“Regardless of where we are on this continuum,” says Brene Brown, “if we want freedom from perfectionism, we have to make the long journey from “What will people think?” to “I am enough.”

Interestingly, I do care about what others think but I care more about what I think of myself.  I am my toughest critic.  We perfectionists are like that.  We are very hard on ourselves.  We have high expectations and high standards of living.  According to an article in Psychology Today, 5 Steps to Taming Perfectionism, “Perfectionists often have a harsh inner voice that castigates them as lazy or losers when they fail to measure up to their unrealistic expectations. This internal critic is always on the lookout for flaws.”

So true.  One of my biggest fears is that I will not measure up to my own measuring stick.  I am afraid I will fall short of my aspirations; that I will not finish my bucket list and the Camino de Santiago, my book, Burning Man, the Blarney Stone and The House of Blues will become pipe dreams.

When I begin to feel overwhelmed and besieged by the enormity of my dreams, the next thing I know, I am cleaning the house, stalking people on Facebook or watching three episodes of Breaking Bad in a row.  I become counterproductive

This is not a surprise according to the article.  When we have unrealistic expectations we tend to procrastinate which can cause a whirlwind of problems and get us into trouble. There is a way out, says Psychology Today, by shifting our goals and making them a bit more realistic. “When people pursue realistic goals, their anxiety tends to be manageable and might actually increase their motivation and concentration”


Is Psychology Today suggesting we lower our expectations?  Tame our dreams?  Compromise?  What happened to Dream Bigger?  What happened to the belief that if our dreams don’t scare the shit out of us then they aren’t big enough?  I am always toting depression is regression; anxiety means you are moving forward.  Am I wrong?  What if Steve Jobs, Janis Joplin, Michelangelo or J.K. Rowling decided to be more realistic?  The iphone, Bobby McGee, The Sistine Chapel, Harry.  Hello…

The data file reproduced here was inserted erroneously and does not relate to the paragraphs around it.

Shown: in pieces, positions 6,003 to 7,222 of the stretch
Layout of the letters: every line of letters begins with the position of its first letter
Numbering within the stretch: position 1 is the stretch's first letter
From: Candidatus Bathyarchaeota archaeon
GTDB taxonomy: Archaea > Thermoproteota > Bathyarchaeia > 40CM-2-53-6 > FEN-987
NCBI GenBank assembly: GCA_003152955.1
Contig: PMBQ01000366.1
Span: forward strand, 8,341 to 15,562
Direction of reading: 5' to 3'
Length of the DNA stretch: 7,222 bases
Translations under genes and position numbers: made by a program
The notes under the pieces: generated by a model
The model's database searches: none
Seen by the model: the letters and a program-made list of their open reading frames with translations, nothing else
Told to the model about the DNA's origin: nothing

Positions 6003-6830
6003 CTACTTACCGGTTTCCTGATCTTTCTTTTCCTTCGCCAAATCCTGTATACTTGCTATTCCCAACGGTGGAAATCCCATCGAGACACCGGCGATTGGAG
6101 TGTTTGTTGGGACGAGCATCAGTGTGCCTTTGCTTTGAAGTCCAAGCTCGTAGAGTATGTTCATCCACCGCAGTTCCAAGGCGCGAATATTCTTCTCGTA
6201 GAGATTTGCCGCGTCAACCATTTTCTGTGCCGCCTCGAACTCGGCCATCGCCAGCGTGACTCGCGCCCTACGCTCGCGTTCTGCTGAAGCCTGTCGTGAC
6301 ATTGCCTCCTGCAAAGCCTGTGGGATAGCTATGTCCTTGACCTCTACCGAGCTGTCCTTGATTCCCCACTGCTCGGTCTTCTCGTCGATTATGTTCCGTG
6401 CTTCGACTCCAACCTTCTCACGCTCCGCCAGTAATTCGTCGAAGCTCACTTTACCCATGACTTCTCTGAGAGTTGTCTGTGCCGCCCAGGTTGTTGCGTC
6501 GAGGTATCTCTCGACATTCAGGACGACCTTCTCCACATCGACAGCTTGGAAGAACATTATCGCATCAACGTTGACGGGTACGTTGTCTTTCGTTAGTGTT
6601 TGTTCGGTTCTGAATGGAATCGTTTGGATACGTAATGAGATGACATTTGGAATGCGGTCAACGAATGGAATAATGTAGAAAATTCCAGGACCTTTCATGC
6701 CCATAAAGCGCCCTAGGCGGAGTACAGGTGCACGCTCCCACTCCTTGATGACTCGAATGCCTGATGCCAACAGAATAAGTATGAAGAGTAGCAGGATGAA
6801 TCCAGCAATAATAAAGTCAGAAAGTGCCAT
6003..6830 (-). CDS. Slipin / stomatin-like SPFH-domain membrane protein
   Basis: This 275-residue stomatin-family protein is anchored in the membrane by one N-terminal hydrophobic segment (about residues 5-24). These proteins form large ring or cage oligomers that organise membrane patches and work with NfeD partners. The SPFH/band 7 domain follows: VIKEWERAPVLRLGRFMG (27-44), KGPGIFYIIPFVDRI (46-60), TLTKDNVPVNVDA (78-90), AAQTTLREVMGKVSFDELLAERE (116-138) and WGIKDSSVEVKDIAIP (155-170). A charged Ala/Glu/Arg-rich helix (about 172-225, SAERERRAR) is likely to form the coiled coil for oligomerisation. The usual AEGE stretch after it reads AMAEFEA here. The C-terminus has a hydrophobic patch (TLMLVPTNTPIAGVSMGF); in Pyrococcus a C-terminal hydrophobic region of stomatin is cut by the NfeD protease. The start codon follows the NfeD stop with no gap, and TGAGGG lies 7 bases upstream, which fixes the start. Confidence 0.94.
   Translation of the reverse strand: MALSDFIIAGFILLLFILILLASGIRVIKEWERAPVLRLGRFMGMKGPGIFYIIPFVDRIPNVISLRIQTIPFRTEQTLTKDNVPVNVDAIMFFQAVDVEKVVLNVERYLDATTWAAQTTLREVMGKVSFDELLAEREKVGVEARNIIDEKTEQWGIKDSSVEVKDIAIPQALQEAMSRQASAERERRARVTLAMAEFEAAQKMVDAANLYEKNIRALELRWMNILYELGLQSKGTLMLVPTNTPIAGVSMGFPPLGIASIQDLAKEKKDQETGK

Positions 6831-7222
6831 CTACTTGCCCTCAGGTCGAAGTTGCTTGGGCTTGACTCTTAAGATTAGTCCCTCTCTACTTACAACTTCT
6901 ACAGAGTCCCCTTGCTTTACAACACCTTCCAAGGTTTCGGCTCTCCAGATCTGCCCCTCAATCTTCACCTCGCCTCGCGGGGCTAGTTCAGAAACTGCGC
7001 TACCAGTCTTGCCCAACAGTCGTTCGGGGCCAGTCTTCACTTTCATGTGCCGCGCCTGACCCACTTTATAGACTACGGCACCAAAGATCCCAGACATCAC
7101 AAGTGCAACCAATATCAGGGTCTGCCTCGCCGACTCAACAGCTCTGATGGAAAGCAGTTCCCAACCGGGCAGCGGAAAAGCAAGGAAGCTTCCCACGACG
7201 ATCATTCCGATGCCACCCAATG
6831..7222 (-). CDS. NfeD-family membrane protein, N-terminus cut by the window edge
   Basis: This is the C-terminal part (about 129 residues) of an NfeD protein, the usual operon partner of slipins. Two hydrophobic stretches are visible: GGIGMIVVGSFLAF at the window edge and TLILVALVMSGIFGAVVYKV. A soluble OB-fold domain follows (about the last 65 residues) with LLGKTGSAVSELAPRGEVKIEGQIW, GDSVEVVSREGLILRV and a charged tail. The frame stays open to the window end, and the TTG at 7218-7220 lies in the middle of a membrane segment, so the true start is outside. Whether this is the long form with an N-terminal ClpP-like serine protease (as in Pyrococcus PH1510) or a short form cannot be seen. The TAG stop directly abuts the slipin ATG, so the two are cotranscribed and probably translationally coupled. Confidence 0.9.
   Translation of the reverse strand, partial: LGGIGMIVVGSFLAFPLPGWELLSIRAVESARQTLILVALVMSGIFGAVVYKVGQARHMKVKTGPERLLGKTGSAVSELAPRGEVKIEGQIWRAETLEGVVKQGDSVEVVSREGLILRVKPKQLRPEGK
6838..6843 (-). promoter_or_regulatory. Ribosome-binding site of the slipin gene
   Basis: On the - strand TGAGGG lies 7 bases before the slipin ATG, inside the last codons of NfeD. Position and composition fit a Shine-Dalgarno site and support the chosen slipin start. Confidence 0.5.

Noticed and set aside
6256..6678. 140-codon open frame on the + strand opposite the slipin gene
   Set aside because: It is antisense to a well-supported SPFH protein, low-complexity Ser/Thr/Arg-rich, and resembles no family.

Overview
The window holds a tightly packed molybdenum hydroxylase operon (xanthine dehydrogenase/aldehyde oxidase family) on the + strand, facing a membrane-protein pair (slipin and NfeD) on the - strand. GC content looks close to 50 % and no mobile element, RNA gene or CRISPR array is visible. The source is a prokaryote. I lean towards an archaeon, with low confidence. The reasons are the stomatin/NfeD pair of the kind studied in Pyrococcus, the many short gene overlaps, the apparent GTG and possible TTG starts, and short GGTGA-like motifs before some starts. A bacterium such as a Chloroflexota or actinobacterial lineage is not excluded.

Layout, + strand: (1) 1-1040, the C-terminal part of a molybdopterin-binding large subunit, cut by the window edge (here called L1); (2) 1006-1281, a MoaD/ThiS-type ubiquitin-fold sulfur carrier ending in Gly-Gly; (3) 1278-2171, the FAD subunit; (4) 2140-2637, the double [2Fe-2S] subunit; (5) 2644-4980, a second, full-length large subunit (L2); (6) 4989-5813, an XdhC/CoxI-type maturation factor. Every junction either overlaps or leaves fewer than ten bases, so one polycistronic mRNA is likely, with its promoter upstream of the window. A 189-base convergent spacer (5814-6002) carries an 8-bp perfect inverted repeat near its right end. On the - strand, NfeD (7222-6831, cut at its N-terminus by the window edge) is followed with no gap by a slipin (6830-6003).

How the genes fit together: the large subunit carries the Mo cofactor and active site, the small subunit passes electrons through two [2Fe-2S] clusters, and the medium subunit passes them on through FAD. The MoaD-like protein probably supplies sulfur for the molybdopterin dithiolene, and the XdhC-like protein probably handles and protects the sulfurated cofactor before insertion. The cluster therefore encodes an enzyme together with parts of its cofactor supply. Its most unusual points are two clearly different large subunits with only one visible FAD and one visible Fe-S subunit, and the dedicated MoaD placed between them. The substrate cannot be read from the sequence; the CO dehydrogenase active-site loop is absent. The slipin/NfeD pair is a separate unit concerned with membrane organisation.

My friend Graham wants to compete in a triathlon.  As you probably already know, a triathlon includes running, cycling and swimming in the ocean.  There is just one problem.  Graham can’t swim.  But, that is not going to stop him.  He plans to take swimming lessons.  I am so glad nobody told him to be a bit more realistic.  Or, maybe they did but he chose not to listen.

I’m not going to listen either.  I am going after my dreams.  Yes, they are big.  Yes, some may even say unrealistic.  But I don’t care.  They are my dreams.  I am worthy of each and every one of them.  And, so are you!  So, no more procrastinating people!  Let’s turn off our phones, log out of Facebook and let Walter and Jesse cook meth without us.  The clock is ticking.  My daughter starts high school in exactly two weeks after a lifetime of homeschooling.  My boys will be in college and working.  For the very first time in what seems like a millennium I will finally have time to dive into my book.  I will start then.